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Discussion Starter · #1 ·
Gents,

I recently changed my carry pistol from a G27 to a G36. The ammo I had available at the moment to feed my little plastic 45 was 185gr Silvertips.

As reliability check I shot a box of 25: They worked 100%. So... that's what's in it right now.

:?: I don't know what the jacket of the Silvertip is made of. Any of you know if it would represent a problem with the particular rifling on my Austrian's barrell? Let me know.

Cheers,
8)

Nemo
(no one)
 

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Silver tips are no problem in a Glock barrel. I believe the jacket is aluminum. Only lead presents a problem in Glock barrels.
 

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As I recall, there are actually two metals used for the Silvertip jackets. Lower velocity cartridges like the .380, .38 Special, .44 Special, and .45 Auto use aluminum for the jacket, as Mr. Bellino correctly notes. The higher velocity rounds like the .41 and .44 Magnums use a plated copper jacket. I think the plating is a zinc alloy, but I'm a little hazy here.

Regardless, Silvertips should be perfectly safe to fire in your Glock, or in any modern firearm in good condition, for that matter.

You may want base your conclusion on 100% reliability on a larger sample size and shoot a few more boxes. Not that I anticipate that your Glock will have any problems. It is just good practice to run a good number of rounds of defensive ammo through a pistol before carrying it for serious work. Consider it cheap insurance.
 

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Discussion Starter · #4 ·
Thanx!

Thank you very much for your responses.

I'll definitelly shoot some more to get a representative sample.

Diligentia, Vis, Celeritas
8)
Nemo
 

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It is my understanding that there are actually several variations in the jacket material. As stated the .32 is aluminum but the others are all variations of copper alloys and plated as Rob said. I'm not sure about the .380, but know that the others do not contain aluminum at all.
 

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185 grain Silvertips

work just fine for me in a Kimber Ultra Carry and SA Lightweight Compact - both in .45ACP.
 

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This weekend I was CRO on the Five to Glock (3 X 10 rounds) stage of the Long Island Classic GSSF Match.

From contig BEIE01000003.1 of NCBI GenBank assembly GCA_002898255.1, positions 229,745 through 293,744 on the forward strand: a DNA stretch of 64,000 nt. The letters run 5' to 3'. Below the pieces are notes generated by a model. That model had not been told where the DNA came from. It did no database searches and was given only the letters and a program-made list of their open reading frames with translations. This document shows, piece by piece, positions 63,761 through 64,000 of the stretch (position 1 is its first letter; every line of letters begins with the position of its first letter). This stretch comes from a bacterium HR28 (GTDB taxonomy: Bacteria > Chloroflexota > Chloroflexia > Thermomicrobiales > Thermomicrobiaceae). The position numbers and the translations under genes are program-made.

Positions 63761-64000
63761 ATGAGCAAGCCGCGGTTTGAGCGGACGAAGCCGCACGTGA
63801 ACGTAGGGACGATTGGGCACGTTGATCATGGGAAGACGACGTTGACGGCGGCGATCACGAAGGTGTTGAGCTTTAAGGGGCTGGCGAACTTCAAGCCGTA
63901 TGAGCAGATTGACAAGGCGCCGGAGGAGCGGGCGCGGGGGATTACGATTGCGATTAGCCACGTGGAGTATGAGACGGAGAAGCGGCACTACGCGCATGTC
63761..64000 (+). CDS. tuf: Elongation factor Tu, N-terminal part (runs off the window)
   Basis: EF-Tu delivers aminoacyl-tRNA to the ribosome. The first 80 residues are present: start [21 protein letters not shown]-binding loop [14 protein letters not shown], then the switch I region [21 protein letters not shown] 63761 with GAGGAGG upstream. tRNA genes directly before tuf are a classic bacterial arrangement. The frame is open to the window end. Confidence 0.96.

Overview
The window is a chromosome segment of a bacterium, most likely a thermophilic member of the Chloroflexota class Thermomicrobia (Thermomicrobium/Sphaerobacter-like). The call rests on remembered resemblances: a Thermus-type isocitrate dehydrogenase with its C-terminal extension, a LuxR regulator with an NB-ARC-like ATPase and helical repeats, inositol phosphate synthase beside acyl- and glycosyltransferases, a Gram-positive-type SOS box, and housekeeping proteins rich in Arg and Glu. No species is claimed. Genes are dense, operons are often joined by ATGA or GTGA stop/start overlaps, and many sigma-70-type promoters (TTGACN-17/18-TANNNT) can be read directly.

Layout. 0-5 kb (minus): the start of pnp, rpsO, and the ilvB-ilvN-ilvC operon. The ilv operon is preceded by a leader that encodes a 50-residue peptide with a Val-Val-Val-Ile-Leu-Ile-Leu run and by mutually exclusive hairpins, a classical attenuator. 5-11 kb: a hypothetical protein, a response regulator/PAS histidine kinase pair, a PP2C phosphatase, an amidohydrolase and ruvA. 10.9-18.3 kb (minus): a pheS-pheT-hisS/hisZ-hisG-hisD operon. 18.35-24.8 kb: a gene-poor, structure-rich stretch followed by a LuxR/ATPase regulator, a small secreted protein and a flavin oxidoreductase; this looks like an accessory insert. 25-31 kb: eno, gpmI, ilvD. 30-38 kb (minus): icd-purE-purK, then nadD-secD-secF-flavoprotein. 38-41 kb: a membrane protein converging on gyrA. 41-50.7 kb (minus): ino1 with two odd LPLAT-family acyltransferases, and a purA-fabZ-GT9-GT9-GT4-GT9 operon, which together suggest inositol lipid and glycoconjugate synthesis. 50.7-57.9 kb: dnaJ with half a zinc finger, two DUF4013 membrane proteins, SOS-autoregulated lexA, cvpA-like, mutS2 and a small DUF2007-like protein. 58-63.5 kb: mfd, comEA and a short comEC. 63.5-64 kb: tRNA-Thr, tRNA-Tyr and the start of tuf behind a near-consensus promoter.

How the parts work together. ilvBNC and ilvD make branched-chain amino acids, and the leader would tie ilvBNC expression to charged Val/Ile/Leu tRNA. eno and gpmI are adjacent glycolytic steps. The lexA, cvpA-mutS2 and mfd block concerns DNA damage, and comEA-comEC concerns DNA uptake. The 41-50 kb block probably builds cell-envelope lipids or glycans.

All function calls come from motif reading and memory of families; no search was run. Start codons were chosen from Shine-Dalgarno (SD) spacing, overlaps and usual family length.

Saturday, I ran a young Federal agent through with an issue Model 22 and Speer 165-grain Gold Dot HPs. On one string he experienced two (2) failures to fire, expertly performed a T-R-B, and finished the course of fire after a necessitated reload.

When the ejected rounds were retrieved, each displayed a lightly-dimpled primer with an off-center strike. This was witnessed by a dozen GSSF shooters.

It was not ascertained why the gentleman's Glock attempted to fire out of battery (dirty chamber, burr in chamber, etc.) as he declined to present his weapon and the unfired rounds to the attending armorer, citing his need to return the pistol to his Quantico section first thing Monday, apparently an agency directive. (I subsequently learned from a source in Virginia that all firearms work has to be performed at Quantico or there are significant repercussions if they let an outside armorer or 'smith touch the gun!)

Sunday on the same stage, another Federal agent firing a personally-owned Model 21 experienced another FTF which was "solved" by a T-R-B. This one displayed a v-e-r-y light and almost perfectly centered "dimple" in the (relatively) new Winchester 185-grain "conical" target load. The shooter himself called it an "out-of-battery" strike.

It's interesting, because certain of the Kool Aid Crew and one wack job who's been flagged from almost as many forums as have I, insist that it is impossible for any "post-upgrade" Glock to fire while out-of-battery.

When it occurred with me 'n' my (pre-upgrade) Model 21 back in '92 (herein documented), it was assumed, because Glock told us so, that such an event was no longer possible with the replacement of those six parts. Two different Glocks, two different models, both of recent vintage… a total of three (3) dimpled primers!

O, well…
 

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My wife has a Glock model 27. This pistol being so small shooting such a snappy cartridge is recoil-heavy and is especially sensitive to limp-wristing.

If you should limp wrist the pistol on shot number 4, shot number 5 almost always will be a failure to fire. Ejecting the cartridge reveals an off-center, light strike. This indicates to me that the pistol is attempting to fire while SLIGHTLY out of battery. The pistol is all stock and is of EWR vintage.

EDIT

No, her pistol is not in the "affected" range according to Glock, Inc.
 

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Here's another point to ponder:

I have observed with some polymer frame pistols where the slide bounces back to a slightly out of battery position after first closing properly. This seems to be a sign of a recoil spring that is weaker than normal. I've observed this on both Glock & S&W pistols and replacement of the recoil spring assembly corrected the problem immediately.

I'm sure that the flex experienced by the polymer frame is a contribting factor.
 
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